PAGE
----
The opulence of Baroque buildings in in Lecce is a complete contrast to Alberobello and displays an unusual sophistication for the region as I discovered the following day when I journeyed there by train. Indeed, there is so much to see I did not know where to start so I just walked from the station towards the centre of the old town with frequent diversions to enjoy the architecture and in particular the buildings of its university, Università del Salento. I even gate-crashed a conference in one of them to explore its courtyard that featured some beautiful frescoes. Eventually my wanderings brought me to the side entrance of the Cattedrale di Santa Maria Assunta and my timing was perfect – as I went in everyone else was going out as the building was about to close. After strolling through the elegant interior I emerged into the Piazza del Duomo that was now eerily deserted. This large open space in a very built up area was designed as a place of refuge for the town’s citizens during threats of invasion as they could retreat there and block the narrow entrance. I sat on the steps of the cathedral from where I was able to appreciate the beauty of its immediate neighbours, the 15th-century Palazzo Vescovile and the 18th-century Seminario.
I followed the signs to the Basilica of Santa Croce one of the most important churches in Lecce but instead ended up in Piazza Sant’Oronzo the centre of the modern city. This piazza is named after Sant’Oronzo who gazed down at me from the lofty heights of his personal column, a gift from the nearby city of Brindisi one of several cities in Puglia that worship Sant’Oronzo as their saviour from plague and famine. He was also the first Christian bishop and was based in Lecce before he becoming their patron saint.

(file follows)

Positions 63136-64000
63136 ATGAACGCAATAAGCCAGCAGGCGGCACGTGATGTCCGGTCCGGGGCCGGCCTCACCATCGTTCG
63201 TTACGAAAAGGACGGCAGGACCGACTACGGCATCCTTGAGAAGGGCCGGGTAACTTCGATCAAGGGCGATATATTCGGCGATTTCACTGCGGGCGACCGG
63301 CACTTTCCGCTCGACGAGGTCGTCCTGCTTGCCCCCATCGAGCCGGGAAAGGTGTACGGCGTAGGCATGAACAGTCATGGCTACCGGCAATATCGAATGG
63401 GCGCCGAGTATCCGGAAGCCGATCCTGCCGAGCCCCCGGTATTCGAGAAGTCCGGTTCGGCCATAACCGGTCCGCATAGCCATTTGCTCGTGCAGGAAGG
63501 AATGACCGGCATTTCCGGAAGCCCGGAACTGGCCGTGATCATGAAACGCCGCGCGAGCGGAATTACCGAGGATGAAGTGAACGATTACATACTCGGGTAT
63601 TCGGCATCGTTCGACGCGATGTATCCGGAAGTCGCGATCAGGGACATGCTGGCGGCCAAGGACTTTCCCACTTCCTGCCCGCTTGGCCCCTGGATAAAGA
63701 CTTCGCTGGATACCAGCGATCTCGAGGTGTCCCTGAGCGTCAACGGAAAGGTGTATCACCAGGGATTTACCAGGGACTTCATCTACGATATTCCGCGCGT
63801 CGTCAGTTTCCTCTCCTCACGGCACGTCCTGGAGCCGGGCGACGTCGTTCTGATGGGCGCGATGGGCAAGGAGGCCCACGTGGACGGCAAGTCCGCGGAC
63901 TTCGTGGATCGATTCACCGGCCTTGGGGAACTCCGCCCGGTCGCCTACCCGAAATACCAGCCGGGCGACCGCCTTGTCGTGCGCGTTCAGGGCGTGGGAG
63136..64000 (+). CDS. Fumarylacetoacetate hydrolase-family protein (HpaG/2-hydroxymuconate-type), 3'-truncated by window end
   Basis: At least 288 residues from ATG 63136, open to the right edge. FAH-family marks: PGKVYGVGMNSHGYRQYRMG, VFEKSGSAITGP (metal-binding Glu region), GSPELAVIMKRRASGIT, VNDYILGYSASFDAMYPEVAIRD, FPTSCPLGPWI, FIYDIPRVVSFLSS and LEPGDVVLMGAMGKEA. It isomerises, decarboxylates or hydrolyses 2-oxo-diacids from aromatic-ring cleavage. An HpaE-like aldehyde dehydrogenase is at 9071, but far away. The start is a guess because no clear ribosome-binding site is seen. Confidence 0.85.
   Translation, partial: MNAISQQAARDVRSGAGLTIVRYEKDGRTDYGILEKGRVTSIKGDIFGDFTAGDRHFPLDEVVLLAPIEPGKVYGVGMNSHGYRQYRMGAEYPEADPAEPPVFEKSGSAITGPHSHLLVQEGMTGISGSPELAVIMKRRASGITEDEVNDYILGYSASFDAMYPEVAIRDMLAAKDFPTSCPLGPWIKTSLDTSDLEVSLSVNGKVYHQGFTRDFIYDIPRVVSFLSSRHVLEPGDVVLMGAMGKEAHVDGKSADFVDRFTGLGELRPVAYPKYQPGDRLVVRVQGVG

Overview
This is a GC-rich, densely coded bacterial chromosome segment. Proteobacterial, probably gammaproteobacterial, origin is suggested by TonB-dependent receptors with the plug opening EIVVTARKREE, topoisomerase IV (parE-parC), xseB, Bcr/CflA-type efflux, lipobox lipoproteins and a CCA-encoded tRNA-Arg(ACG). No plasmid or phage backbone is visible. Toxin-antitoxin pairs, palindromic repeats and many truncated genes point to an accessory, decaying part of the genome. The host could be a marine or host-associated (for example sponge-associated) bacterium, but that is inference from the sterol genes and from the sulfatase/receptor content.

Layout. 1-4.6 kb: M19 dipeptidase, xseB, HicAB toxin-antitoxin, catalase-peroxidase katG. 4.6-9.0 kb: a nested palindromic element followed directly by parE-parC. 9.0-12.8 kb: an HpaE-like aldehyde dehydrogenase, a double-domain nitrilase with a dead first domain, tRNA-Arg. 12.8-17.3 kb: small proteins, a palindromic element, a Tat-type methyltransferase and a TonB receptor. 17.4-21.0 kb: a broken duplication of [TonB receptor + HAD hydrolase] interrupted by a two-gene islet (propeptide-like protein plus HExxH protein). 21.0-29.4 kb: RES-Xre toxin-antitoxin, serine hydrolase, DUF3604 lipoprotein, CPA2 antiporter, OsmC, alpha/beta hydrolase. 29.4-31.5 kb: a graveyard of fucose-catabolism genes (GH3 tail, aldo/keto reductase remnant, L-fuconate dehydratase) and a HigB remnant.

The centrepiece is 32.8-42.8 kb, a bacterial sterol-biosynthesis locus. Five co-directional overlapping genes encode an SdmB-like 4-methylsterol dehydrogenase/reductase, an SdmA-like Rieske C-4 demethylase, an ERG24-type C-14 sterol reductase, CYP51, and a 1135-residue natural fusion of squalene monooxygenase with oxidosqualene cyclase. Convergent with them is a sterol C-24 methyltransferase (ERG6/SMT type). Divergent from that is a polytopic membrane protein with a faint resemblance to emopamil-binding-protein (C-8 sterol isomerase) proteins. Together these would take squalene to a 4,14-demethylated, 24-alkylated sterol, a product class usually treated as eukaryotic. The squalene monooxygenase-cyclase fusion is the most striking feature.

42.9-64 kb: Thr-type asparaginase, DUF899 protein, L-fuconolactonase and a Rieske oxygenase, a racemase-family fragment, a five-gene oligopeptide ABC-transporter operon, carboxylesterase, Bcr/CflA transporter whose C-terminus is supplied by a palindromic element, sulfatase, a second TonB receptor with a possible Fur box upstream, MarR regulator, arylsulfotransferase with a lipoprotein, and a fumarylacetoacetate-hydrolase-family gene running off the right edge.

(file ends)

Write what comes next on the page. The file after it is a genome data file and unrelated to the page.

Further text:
I spent some time in this square enjoying its attractions that included the Roman Amphitheatre that was built in the second century and could seat more than 25,000 people. The theatre is still used today for religious and cultural events in the city. And the Chiesetta di San Marco which was built by the Venetian community in 1543. Next door to this church is Palazzo il Sedile or Il Sedile, the seat of Lecce a beautifully restored cubic building that was built as a private residence before being used as the Town Hall and now houses the Tourist Information office.
When I eventually found the Baslilica of Santa Croce it was in the throes of extensive restoration but I could still appreciate the magnificence of its façade, the work of Lecce’s famous architect and sculptor Giuseppe Zimbalo one of the leaders of the Baroque movement in the city. This movement began in a period of peace for the city after decades of instability mostly involving the Ottoman Empire with the advent of a group of artists and benefactors who during a period of one hundred years transformed Lecce from a garrison town to its current Baroque splendour. The transition was helped by the availability of the local, soft, golden limestone known as the Lecce Stone that was ideal for the carvings and sculptures of the playful mixing of mythological creatures, floral patterns, and flamboyant motifs that are typical of the unique Baroque style developed in Lecce – no doubt influenced by the Spanish who ruled the region during that period. Sadly, the most obvious evidence of Spanish influence on the town, Castello di Carlo V – the castle built by the King of Spain to fortify the town – so I ended my visit in the Villa Comunale di Lecce which we would call a public park. This was an oasis of calm after the bustle of the city and I sank onto one of benches in the shade of the trees to enjoy the essence of water in the air drifting from the fountain before exploring further. As I strolled around the park I came across a small ornamental temple and several busts of famous Italians, most of them by the sculptor Eugenio Maccagnani.